If anyone knows of a source for sheep shaped cookie cutters, speak up. I'd love to fill this with sheep cookies as part of the gift.
Thursday, November 17, 2005
The Traditional Princess
You are generous, graceful, and practical with both
feet planted firmly on the ground. You tend to
be a little on the old-fashioned side. You
value home, hearth, and family life and love to
be of service to others.
Role Models: Snow White, Maid Marian
You are most likely to: Discover a hidden talent
for spinning straw into gold.
What Kind of Princess are You? - Beautiful Artwork (Original Music is BACK!!!)
brought to you by Quizilla
I love this picture. Too bad she isn't spinning or knitting. Oh I know....she's not sewing a flag. No, she is doing the finishing work on a knitted afghan made from handspun vicuna. It's for her knitting chair/throne dontcha know?
Wednesday, November 16, 2005
Monday, November 14, 2005
This is certainly an exercise in perseverance.
I've ordered the Shy Sheep Vest pattern. The knitting won't be started any time soon though. I'm thinking I'll probably spin the yarn for it. Fitting hey? Handspun sheep wool for a Shy Sheep Vest? Something like that is bound to be popular at guild meetings and spin-ins!
Friday, November 11, 2005
There is no real pattern Lizz, they are needle felted, not sewn. You can buy an instruction booklet that gives the basic "how-to" but the personality and individuality just happen during the process.
You might be interested in reading my older posts about these bears.
And HERE is the source I used for supplies.
Other items that I am also taking to the fair:
Thursday, November 10, 2005
And here they are, all steam blocked and ready to be labeled for the Chilliwack Christmas Craft Fair.
The labeling. Now there is another enterprise that took longer than I expected! Still, I was done before bedtime last night and everything is packed up ready to be inspected by the Standards Committee this morning.
Wednesday, November 09, 2005
The basic Gnomy Hat pattern is in Elizabeth Zimmermann's "Knitter's Almanac", page 69. Instead of inserting a ping pong ball in the tip as Elizabeth did, I extended the point some and knotted it. I knit it of hand dyed, handspun 2 ply wool. I didn't dye the wool myself, but I did spin it from purchased, sprinkle dyed roving. I combined one ply of the hand dyed and one ply of natural, brown wool.
I am also knitting a pair of thick socks from the same wool. I hope to get those completed today as they are destined for the Chilliwack Christmas Craft Fair and the guild Standards Committee must have them to "approve" by tomorrow.
Monday, November 07, 2005
Ashlyn looks happy with her Strawberry Cupcake Hat.
And Isabella seems pretty darn pleased with the chocolate one.
And the amazing thing is they both kept them on and continued to play!
....which of course pleased this Great Auntie . (Great Auntie....that makes me sound ancient doesn't it? *sheesh*, it sounds older than "Grandma".)
PS - sorry about the large pictures. For some reason I couldn't get these into my photo editing program to crop and resize them.
EDIT: I should point out that these hats were altered to be smaller, and fit a younger child, than the original pattern measurements. I used a tighter gauge and reduced some of the depth in the "icing" portion.
Saturday, November 05, 2005
Thursday, November 03, 2005
Suzanne, are you familiar with the "knitted on cast on"? If not, follow the link and familiarize yourself with how that is done. The nubbles on the Cupcake Hat are time consuming but, once you understand it, quite simple. All you are really doing is casting on 4 stitches using the "knitted on cast on" and then immediately binding them off again. This is done in every other stitch in the round. So:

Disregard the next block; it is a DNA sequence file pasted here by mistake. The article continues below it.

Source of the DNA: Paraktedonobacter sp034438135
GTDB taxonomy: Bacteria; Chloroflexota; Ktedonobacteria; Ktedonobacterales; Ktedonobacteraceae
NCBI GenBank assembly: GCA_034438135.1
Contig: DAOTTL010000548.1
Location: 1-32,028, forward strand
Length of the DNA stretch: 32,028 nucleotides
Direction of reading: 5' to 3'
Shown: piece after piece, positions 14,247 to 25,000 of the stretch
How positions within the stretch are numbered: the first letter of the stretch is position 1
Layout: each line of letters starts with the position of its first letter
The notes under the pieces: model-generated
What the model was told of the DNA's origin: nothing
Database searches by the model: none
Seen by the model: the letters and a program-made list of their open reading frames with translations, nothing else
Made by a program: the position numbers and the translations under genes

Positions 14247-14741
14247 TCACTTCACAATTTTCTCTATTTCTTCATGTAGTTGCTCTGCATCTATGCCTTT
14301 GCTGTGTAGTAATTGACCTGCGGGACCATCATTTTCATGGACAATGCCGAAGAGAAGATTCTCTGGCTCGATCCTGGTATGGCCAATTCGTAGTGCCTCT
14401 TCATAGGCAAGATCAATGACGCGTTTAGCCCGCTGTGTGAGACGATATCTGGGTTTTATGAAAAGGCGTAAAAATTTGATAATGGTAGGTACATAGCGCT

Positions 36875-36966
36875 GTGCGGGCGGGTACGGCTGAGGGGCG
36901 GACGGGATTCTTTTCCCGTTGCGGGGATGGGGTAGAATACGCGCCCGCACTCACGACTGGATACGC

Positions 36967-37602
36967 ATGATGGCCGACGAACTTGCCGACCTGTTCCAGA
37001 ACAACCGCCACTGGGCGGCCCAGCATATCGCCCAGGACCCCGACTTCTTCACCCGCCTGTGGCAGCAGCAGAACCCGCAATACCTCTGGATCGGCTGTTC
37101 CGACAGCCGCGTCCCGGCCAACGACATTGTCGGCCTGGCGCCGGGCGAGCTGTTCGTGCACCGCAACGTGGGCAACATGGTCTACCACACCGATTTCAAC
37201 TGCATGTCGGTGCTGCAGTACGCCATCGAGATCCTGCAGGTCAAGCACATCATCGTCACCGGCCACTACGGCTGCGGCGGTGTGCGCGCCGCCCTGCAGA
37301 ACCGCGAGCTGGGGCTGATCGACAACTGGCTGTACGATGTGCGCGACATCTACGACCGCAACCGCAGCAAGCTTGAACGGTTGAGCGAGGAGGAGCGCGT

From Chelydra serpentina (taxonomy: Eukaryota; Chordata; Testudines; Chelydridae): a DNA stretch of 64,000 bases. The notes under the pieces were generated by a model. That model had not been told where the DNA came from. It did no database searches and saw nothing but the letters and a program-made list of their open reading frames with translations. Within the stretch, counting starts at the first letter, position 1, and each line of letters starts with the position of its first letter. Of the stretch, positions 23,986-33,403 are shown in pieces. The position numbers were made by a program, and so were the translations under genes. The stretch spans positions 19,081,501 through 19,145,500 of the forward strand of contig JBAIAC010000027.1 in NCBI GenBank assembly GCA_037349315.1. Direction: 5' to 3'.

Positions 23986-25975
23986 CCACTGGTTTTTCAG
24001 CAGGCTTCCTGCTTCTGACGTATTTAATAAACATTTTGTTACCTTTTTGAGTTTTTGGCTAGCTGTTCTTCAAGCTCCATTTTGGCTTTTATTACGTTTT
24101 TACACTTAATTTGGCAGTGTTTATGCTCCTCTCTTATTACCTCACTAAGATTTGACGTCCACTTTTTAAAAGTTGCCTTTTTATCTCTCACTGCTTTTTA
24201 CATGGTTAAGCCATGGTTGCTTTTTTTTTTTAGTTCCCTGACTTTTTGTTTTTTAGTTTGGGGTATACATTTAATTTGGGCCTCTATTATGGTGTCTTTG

*(K1, CO 4, BO 4) repeat from * around.
CO = cast on
BO = bind off
If you, or anyone else, would like further clarification write to me using my email address, which is available on my profile page, and I'd be glad to help. That way I'll have your email address and will be able to respond to you directly.
Tuesday, November 01, 2005
(The shiney spots you see on the cookies are are crunchy, peanut brittle like toffee bits.)
These yummy cookies (my own original, just thought it up today, recipe) have a delicious peanut butter and toffee taste due to the unusual ingredient (Wunderbar* and Crispy Crunch* candy bars).
*Apparently these Cadbury brand bars are only available in Canada.*
Canadians, be proud, raise your cookie and say "Eh!".
Those outside Canada could try other crunchy style bars. Sorry.
Monday, October 31, 2005
This year Shelby is waiting patiently by the door. She informs me of approaching gremlins with a soft "woof" and then when I open the door she goes outside to greet the visitors.....gently and quietly.
So far she has received numerous pats, lots of smiles, several proclamations of "Goggie" and two big hugs. And she has taken it all in good humor and seems to be anticipating the next little one's arrival.
My first trick-or-treater came via the internet. Monkey is all dressed up in his first Halloween costume. Go tell him how good he looks.
From here on out the needles will be too short to stretch the work out completely and it will start to gather and bunch up. I'm not likely to thread it all onto a holding cord and take it off the needles just to photograph it.
Sunday, October 30, 2005
Friday, October 28, 2005
I managed to get far enough using the bamboo skewers that I was able to change over to two Addi Turbos. It turns out that I just happen to have TWO Addis in that one particular size. (I think it was a purchasing mistake, and not an extravagant overindulgence on my part.)
Round 32 is complete, and I've sewn a single bead to the very center of the shawl. I will also put a bead at the end of each of the large petals, and one in every loop of the outside edge. I love the way the beads look in my Peacock Feathers Shawl and thought I would do it again. Not a LOT of beads (too heavy), just a few as an accent.
Thursday, October 27, 2005
I was given several good hints for starting a circular shawl, from the helpful knitters at "Lace For All Seasons", and I am now finished the first 20 rows.